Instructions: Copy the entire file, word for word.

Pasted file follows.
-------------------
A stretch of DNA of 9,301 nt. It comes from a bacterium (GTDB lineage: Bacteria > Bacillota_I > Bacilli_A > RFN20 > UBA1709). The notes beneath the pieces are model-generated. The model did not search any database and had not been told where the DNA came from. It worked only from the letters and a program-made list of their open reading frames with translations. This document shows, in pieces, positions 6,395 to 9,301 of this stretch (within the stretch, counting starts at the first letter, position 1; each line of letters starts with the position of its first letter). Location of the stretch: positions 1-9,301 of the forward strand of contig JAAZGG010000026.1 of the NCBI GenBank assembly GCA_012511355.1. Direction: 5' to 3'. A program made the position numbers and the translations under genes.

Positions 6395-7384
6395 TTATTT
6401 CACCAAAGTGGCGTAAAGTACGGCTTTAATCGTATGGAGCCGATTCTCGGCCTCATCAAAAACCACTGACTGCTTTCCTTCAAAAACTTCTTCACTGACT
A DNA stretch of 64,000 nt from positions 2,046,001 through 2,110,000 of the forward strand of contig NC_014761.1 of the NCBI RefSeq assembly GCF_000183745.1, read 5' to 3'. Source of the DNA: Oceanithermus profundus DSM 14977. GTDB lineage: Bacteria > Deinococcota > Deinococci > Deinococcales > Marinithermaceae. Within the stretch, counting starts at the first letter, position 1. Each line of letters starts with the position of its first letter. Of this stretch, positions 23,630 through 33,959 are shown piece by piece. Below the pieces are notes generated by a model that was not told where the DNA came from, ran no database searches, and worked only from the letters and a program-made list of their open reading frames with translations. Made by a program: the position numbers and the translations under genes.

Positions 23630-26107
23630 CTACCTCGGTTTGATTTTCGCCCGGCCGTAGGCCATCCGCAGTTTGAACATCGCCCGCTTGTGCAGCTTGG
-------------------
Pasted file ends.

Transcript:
A stretch of DNA of 9,301 nt. It comes from a bacterium (GTDB lineage: Bacteria > Bacillota_I > Bacilli_A > RFN20 > UBA1709). The notes beneath the pieces are model-generated. The model did not search any database and had not been told where the DNA came from. It worked only from the letters and a program-made list of their open reading frames with translations. This document shows, in pieces, positions 6,395 to 9,301 of this stretch (within the stretch, counting starts at the first letter, position 1; each line of letters starts with the position of its first letter). Location of the stretch: positions 1-9,301 of the forward strand of contig JAAZGG010000026.1 of the NCBI GenBank assembly GCA_012511355.1. Direction: 5' to 3'. A program made the position numbers and the translations under genes.

Positions 6395-7384
6395 TTATTT
6401 CACCAAAGTGGCGTAAAGTACGGCTTTAATCGTATGGAGCCGATTCTCGGCCTCATCAAAAACCACTGACTGCTTTCCTTCAAAAACTTCTTCACTGACT
A DNA stretch of 64,000 nt from positions 2,046,001 through 2,110,000 of the forward strand of contig NC_014761.1 of the NCBI RefSeq assembly GCF_000183745.1, read 5' to 3'. Source of the DNA: Oceanithermus profundus DSM 14977. GTDB lineage: Bacteria > Deinococcota > Deinococci > Deinococcales > Marinithermaceae. Within the stretch, counting starts at the first letter, position 1. Each line of letters starts with the position of its first letter. Of this stretch, positions 23,630 through 33,959 are shown piece by piece. Below the pieces are notes generated by a model that was not told where the DNA came from, ran no database searches, and worked only from the letters and a program-made list of their open reading frames with translations. Made by a program: the position numbers and the translations under genes.

Positions 23630-26107
23630 CTACCTCGGTTTGATTTTCGCCCGGCCGTAGGCCATCCGCAGTTTGAACATCGCCCGCTTGTGCAGCTTGG